Drug Enforcement Administration


Keith R. Weis, Special Agent in Charge

October 23, 2013

Contact: Jodie Underwood

Phone Number: (206) 553-1162

Washington’s Largest Used Car Dealership Pleads Guilty To Financial Reporting Crimes

Agrees to forfeit $1.5 million seized from bank accounts and pay $250,000 fine

SEATTLE -  The largest volume used car dealership in Washington, pleaded guilty and was sentenced today in U.S. District Court in Seattle for failure to file a monetary transaction report.   Zein Automobiles, Inc., d/b/a Independence Auto Sales and Best Bet Auto Sales with locations in Lynnwood and Everett, forfeited $1.5 million to the United States, paid a $250,000 fine and entered into a corporate integrity agreement to ensure the illegal conduct does not happen again.  The investigation was led by the Drug Enforcement (DEA).

 In the plea agreement the corporation admits that between January 2010 and September 2013, its employees and agents entered into cash sales of vehicles in excess of $10,000 and failed to report the cash sales to the IRS.  In a search warrant affidavit describing the investigation, DEA undercover agents and confidential sources purchased vehicles for cash at the two dealerships.  Posing as drug traffickers, the undercover DEA agents told sales people they did not want the cash transactions reported.  The undercover DEA agents were very clear that they wanted the vehicles for drug trafficking purposes.  The sales people assured the agents that they were familiar and comfortable with such transactions and proposed various schemes that they said would avoid the cash transactions reporting requirements.  Such schemes are illegal. On September 11, 2013, federal search warrants were executed at the automobile dealerships.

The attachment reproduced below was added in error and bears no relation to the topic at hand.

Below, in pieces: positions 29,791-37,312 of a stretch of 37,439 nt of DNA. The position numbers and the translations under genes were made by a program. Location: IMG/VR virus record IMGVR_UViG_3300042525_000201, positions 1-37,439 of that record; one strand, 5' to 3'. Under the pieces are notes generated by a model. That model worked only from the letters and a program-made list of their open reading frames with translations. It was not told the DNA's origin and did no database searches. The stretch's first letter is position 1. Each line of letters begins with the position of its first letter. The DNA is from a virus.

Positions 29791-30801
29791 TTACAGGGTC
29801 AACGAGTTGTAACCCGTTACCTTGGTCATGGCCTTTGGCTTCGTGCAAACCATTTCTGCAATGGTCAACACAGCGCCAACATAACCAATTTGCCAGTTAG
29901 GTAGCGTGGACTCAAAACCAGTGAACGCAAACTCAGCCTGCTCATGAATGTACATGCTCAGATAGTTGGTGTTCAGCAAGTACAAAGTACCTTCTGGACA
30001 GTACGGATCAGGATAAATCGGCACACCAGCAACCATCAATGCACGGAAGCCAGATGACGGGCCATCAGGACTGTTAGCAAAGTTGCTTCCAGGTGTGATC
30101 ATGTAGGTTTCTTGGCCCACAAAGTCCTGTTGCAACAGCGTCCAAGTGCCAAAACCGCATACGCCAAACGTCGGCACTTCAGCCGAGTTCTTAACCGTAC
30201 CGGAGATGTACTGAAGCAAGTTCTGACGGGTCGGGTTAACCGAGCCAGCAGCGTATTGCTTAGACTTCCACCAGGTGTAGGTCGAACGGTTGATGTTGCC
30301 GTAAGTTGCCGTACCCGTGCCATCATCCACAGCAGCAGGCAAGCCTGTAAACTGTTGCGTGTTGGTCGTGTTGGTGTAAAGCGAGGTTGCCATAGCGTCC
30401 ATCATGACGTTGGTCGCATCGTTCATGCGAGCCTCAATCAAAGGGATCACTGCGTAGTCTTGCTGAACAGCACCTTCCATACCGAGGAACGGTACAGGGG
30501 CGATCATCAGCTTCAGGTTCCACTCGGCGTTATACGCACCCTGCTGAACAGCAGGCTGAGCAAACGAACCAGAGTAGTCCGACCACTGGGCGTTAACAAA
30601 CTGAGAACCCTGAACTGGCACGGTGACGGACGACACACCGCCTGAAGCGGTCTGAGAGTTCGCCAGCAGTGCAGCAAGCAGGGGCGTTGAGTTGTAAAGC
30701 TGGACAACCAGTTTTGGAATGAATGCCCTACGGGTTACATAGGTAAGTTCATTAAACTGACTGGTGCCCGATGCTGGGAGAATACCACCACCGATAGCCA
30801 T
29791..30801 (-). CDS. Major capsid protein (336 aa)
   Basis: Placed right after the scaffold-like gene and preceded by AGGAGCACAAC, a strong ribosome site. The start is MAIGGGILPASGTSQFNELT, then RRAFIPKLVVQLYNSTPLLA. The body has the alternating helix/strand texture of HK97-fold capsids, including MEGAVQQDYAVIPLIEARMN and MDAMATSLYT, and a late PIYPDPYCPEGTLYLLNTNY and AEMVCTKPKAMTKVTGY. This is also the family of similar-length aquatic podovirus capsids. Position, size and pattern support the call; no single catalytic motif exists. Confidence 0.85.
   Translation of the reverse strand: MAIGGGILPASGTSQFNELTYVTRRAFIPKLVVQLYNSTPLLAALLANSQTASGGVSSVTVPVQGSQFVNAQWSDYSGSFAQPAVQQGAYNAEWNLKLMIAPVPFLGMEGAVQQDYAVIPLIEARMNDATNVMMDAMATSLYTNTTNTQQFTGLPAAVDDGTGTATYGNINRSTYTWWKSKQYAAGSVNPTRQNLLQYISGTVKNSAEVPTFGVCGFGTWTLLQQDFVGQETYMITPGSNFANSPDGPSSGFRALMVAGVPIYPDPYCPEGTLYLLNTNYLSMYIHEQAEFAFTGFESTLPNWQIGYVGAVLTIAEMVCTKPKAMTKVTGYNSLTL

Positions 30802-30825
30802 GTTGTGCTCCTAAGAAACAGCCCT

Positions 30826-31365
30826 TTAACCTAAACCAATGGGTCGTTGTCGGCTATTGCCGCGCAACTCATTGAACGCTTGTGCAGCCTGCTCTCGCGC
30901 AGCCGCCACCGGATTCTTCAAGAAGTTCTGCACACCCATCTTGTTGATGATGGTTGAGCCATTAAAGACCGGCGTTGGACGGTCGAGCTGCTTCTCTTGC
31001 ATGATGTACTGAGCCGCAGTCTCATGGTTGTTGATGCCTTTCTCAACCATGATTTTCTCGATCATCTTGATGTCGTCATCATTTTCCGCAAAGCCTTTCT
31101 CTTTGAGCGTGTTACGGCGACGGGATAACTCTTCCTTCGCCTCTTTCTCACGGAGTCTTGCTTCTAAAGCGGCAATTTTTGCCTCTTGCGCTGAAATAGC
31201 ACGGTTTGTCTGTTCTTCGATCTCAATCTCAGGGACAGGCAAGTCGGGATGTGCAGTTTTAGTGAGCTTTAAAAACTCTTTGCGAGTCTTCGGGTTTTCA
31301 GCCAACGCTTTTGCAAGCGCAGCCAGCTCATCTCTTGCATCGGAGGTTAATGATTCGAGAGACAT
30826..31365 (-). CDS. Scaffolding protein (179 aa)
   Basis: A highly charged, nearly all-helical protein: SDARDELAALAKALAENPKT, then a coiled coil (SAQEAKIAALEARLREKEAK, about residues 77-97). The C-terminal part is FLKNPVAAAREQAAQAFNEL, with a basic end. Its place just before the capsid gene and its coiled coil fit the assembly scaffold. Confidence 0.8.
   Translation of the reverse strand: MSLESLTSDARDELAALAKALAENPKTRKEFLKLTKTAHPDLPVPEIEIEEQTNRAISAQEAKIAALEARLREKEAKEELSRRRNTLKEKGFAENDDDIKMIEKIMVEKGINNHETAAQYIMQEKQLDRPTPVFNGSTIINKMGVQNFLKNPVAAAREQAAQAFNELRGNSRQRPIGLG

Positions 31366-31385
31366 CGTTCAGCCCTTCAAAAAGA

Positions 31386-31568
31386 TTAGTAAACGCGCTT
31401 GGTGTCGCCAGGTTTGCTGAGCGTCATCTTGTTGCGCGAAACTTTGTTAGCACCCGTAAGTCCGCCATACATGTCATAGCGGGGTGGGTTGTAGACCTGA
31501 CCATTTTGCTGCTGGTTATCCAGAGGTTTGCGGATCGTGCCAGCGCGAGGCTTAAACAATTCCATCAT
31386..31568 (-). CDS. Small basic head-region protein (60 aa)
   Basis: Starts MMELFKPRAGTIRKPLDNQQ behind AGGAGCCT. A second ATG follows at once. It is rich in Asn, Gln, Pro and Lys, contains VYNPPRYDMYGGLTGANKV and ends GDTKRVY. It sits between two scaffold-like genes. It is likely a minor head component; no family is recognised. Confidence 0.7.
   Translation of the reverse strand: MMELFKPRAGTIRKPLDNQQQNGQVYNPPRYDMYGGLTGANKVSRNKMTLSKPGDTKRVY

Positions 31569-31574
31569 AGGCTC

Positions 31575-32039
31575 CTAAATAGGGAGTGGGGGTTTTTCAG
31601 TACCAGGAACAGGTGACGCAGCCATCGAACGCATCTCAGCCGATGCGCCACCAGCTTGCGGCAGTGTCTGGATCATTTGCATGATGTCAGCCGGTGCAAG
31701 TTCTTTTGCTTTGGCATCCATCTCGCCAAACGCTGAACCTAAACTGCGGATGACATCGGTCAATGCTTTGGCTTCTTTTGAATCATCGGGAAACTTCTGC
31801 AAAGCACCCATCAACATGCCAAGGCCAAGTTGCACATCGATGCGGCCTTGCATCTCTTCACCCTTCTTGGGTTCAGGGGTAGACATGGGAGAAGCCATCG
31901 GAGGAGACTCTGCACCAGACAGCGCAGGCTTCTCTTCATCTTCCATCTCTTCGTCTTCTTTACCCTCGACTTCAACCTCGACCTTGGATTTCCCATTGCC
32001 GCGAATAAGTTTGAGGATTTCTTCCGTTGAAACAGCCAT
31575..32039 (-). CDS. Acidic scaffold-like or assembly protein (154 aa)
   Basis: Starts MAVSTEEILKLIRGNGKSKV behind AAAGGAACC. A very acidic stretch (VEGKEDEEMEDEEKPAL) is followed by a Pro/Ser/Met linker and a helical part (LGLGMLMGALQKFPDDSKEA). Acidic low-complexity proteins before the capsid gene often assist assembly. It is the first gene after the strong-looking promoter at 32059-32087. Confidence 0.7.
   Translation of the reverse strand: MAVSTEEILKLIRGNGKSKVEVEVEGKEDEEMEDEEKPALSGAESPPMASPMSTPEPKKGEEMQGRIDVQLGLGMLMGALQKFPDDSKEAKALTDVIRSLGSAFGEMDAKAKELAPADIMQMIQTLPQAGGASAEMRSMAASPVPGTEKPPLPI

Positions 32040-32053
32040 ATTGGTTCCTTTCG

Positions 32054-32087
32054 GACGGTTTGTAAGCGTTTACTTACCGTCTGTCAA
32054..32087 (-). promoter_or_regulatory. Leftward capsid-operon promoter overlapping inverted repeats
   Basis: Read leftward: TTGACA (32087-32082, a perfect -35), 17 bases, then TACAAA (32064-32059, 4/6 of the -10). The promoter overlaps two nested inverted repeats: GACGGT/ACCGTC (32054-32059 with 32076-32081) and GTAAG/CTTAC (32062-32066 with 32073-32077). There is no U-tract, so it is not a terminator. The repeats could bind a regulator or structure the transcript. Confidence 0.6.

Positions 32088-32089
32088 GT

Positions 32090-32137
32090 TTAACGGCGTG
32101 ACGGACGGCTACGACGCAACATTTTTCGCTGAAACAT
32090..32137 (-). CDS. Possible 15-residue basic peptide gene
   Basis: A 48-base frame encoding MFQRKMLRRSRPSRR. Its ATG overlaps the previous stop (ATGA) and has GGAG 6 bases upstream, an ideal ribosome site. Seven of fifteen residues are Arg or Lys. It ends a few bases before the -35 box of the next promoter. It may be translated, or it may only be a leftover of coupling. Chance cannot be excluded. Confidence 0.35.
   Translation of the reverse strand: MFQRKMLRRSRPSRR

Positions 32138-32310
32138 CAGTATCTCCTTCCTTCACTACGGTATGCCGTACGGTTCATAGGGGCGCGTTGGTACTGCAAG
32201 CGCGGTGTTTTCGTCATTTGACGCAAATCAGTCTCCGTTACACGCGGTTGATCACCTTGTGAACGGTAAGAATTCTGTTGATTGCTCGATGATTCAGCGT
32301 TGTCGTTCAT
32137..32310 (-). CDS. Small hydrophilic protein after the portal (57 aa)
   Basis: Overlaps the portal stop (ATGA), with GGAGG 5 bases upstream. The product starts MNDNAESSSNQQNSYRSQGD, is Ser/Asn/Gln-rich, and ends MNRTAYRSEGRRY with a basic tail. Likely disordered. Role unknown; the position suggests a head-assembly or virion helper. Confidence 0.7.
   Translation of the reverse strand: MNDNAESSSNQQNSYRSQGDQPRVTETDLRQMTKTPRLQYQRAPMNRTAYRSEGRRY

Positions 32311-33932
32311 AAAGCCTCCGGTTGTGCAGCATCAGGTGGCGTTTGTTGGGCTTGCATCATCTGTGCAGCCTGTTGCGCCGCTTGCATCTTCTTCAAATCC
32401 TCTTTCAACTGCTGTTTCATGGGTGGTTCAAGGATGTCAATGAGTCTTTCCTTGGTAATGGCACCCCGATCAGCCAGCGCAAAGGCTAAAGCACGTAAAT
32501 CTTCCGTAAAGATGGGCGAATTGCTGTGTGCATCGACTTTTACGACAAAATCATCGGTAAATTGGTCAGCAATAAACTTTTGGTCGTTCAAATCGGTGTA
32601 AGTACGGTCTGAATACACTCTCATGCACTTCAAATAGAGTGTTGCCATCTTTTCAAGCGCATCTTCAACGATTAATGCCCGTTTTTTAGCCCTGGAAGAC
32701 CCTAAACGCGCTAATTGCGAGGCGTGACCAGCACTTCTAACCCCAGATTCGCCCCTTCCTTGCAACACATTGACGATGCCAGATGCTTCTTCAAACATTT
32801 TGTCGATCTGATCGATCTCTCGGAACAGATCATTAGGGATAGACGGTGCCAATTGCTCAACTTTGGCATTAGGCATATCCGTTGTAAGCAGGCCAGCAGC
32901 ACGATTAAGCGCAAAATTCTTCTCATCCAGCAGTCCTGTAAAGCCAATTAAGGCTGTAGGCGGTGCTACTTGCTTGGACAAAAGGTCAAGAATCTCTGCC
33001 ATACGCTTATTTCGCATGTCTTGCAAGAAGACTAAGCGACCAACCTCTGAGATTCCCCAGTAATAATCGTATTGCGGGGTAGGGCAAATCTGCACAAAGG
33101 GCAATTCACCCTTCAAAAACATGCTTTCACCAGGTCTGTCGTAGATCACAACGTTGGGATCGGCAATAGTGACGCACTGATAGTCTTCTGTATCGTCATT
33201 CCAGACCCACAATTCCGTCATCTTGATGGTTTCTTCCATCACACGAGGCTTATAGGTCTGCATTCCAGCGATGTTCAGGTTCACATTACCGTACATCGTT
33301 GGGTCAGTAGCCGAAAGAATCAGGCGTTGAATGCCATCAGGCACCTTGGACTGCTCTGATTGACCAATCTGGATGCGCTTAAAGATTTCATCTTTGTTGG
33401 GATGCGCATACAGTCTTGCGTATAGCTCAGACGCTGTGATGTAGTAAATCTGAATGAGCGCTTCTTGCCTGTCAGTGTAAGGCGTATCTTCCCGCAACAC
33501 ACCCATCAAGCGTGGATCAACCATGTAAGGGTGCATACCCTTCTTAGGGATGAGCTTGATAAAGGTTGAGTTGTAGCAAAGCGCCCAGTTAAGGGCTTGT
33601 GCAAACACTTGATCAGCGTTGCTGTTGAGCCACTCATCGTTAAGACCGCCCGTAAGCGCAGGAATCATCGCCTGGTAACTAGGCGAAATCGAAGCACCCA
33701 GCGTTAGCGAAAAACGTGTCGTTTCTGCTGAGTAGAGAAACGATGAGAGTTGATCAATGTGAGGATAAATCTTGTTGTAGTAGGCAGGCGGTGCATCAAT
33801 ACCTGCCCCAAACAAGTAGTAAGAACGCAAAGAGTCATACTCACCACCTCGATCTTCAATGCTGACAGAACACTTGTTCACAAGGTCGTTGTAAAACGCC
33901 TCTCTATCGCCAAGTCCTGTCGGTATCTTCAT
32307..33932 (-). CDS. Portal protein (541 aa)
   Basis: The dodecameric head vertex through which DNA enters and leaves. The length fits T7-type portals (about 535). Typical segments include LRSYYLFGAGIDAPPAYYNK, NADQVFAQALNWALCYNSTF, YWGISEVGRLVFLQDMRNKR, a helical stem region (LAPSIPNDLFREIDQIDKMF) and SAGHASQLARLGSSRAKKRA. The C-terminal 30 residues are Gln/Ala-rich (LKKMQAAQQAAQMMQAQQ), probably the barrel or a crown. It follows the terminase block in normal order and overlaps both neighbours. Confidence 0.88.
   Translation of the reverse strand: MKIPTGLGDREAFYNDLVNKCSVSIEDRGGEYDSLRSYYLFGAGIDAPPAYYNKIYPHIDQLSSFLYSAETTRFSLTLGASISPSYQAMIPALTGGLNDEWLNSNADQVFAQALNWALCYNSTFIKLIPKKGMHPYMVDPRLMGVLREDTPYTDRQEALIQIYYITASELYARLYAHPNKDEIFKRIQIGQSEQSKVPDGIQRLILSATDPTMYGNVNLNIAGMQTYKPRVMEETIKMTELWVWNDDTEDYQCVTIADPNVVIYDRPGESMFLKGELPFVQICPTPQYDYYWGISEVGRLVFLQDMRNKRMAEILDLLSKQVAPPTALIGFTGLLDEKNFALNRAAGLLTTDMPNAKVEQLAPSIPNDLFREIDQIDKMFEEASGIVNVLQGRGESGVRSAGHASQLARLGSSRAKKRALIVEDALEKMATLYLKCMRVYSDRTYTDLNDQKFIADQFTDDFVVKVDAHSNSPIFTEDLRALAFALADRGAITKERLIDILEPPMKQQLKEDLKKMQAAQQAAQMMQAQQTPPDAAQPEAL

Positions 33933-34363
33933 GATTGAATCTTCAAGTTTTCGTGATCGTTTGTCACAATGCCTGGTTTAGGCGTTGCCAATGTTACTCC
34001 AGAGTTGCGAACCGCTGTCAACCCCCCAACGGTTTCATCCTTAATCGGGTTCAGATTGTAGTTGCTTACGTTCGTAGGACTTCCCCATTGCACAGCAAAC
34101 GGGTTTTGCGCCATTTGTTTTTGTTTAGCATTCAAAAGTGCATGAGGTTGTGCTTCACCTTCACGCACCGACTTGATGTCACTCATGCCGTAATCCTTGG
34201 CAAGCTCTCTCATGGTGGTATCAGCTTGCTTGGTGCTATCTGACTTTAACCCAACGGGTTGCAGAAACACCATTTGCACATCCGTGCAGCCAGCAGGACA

Under the terms of the corporate integrity agreement, the company is required to keep a log and report every cash transaction in excess of $10,000.  Both the sales managers and title clerks are required to ensure the reports are made to the IRS.  During a two year probationary period, the company is subject to unannounced audits to ensure such reports are being made.  The company has also agreed to publicize its guilty plea, penalties, and compliance plan in formats to be approved by U.S. Probation.

The case was investigated by the Drug Enforcement (DEA), the Internal Revenue Service Criminal (IRS-CI), the Seattle Police Department and the King County Sheriff’s Office.

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